Some of the most recognizable and sought-after collectible watches weren’t all that expensive when they were new. One example of the low-end grail is the line of 7A28 Seiko chronographs designed by Italian designer, Giorgetto Giugiaro. These odd asymmetric watches were used in the 1986 film, “Aliens”, but were not considered collectibles at the time. Now they are so in demand that Seiko has reissued them as limited edition models in their home-market Spirit line.
Many novices assume that a movement that “ticks” more than once per second is a trait of high-end watches, but it’s actually nothing special. Nearly all mechanical watches, from Chinese and Japanese value lines to Haute Horology, tick at least 5 times per second! The smooth 8-beat seconds hand now associated with fancy Rolex watches isn’t the pinnacle of technology. Seiko and Zenith popularized 10-beat movements in the late 1960’s, and some exotic pieces tick even faster!
If you’ve read this blog for long, you know that I love to scour auction listings for under-described watches that are way more special than they appear. But folks like me also often note pieces that are incorrectly described, and one great example just caught my eye: The Omega Seamaster 176.005 Chronograph is often described as the “Jedi”, an incorrect name for this model and an unofficial one regardless. Let’s take a look.
Parmigiani Fleurier is not a company that ordinary people recognize, and even many watch enthusiasts are unfamiliar with them. But the company has produced some truly remarkable Haute Horology pieces and often prices them aggressively versus similar brands. This Kalpagraphe chronograph follows that trend, with an in-house 68 jewel (!) movement and eye-catching palladium case.
Though lacking the original box and papers, this Master Compressor Extreme World Chronograph is a platinum LE model, number 096 of 200. The scarcity of the model, combined with the historical importance of Calibre 752, and the platinum case should bring well over the $5,000 starting bid at Auctionata on March 10.
Here is a Lange Datograph Flyback, model 453.135. This was the very first Datograph model, cased in platinum, and featuring the then-new Calibre L951.1. The black Roman numeral dial catches the eye, but one should note the bracelet which suggests that this is one of the earliest Datographs produced.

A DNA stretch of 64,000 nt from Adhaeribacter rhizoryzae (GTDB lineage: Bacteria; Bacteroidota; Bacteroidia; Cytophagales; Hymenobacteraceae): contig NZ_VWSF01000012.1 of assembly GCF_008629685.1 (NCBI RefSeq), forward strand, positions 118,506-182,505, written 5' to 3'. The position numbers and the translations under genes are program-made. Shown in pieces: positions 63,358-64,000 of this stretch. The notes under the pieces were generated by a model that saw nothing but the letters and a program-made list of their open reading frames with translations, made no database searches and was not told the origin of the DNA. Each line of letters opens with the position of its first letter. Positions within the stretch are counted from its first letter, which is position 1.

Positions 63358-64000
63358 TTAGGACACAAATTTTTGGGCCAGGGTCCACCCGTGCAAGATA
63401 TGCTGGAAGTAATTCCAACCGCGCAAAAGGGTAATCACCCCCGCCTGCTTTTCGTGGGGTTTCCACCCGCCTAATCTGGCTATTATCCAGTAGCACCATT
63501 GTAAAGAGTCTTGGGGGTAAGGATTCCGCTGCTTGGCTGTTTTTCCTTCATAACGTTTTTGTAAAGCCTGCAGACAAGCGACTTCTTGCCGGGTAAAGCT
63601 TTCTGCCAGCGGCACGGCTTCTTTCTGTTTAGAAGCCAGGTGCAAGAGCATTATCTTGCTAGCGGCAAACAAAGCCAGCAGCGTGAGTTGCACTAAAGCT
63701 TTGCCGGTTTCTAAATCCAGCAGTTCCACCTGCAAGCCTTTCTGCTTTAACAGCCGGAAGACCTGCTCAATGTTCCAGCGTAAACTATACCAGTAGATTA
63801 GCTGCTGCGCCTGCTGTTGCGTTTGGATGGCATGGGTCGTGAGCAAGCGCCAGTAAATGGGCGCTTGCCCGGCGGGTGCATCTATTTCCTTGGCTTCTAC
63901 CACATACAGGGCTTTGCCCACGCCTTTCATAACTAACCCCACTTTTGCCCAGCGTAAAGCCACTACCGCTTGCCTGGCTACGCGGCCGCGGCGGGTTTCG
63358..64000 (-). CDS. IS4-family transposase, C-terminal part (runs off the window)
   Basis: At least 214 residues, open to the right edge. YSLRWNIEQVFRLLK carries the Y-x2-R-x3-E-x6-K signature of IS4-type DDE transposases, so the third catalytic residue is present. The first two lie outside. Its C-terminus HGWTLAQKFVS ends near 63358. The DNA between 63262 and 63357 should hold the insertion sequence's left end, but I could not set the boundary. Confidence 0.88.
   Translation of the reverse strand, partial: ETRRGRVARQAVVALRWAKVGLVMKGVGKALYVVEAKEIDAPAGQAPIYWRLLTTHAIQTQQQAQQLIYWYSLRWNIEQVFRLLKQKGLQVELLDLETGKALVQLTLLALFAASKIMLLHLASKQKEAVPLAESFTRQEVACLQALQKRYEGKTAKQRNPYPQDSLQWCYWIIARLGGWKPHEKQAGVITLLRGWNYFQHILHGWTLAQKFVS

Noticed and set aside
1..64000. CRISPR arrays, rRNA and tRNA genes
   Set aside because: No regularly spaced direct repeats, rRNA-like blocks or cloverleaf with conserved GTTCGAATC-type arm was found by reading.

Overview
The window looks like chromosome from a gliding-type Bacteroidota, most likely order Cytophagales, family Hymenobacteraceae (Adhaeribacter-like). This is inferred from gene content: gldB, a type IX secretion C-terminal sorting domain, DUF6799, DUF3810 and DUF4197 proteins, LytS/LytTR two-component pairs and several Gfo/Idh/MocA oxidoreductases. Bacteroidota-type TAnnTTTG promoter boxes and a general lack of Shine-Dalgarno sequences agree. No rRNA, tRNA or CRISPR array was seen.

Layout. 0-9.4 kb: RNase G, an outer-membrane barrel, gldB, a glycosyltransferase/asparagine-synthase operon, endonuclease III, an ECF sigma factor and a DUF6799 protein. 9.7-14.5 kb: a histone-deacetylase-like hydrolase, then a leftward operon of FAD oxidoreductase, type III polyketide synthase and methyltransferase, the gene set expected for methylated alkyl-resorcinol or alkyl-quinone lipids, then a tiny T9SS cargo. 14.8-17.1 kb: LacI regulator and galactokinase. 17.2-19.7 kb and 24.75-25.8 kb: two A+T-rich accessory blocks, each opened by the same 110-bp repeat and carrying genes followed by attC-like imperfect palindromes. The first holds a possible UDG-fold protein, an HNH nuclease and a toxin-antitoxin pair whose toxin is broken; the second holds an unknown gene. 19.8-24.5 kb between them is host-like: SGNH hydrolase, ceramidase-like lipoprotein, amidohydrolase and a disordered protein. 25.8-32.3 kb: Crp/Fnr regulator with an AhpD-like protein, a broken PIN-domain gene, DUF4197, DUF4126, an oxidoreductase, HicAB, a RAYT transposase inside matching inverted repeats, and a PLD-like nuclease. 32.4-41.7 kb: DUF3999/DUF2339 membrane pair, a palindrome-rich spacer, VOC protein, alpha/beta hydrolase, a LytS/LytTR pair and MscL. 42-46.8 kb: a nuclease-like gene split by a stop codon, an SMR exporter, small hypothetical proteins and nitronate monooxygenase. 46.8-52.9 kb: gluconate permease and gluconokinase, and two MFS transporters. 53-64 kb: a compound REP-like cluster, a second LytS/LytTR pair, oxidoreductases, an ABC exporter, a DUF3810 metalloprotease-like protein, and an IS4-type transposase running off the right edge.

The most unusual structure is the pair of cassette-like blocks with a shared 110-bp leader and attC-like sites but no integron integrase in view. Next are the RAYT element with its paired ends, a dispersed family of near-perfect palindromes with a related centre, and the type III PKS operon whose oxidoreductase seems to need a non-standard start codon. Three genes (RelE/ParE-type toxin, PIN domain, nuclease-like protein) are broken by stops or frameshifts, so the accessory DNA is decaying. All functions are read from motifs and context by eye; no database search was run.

Although not a well-known brand today, Universal Genève were leaders in the chronograph market in the 1940’s. And one sign of that success was the Aero-Compax, a full-featured pilot’s watch complete with chronograph and dual-time (GMT) complications. It’s no wonder that companies like Zenith and Girard-Perregaux chose Universal to build their chronographs back then!
I don’t usually talk about military watches, but this Breguet Type 20 caught my attention. It has fantastic patina, from the faded lume to the cracked crystal, and it represents a unique part of history. I’m not sure it’s worth the € 3,000 starting bid, but it might well be to an enthusiast.
Let’s see how many watch enthusiast hot-buttons I can press… Glashütte? Platinum? Chronograph? Limited Edition? Sized for modern wrists (but not giant)? How about all this for a $16k auction starting bid?
With so many brands making watches it can be difficult to track down some of the oddballs you run across. Such was the case recently when I stumbled on a lovely tonneau-cased Paul Picot Firshire Chrono for sale at auction. I had never heard of the brand or model, and the description was less than helpful. So I set about learning more.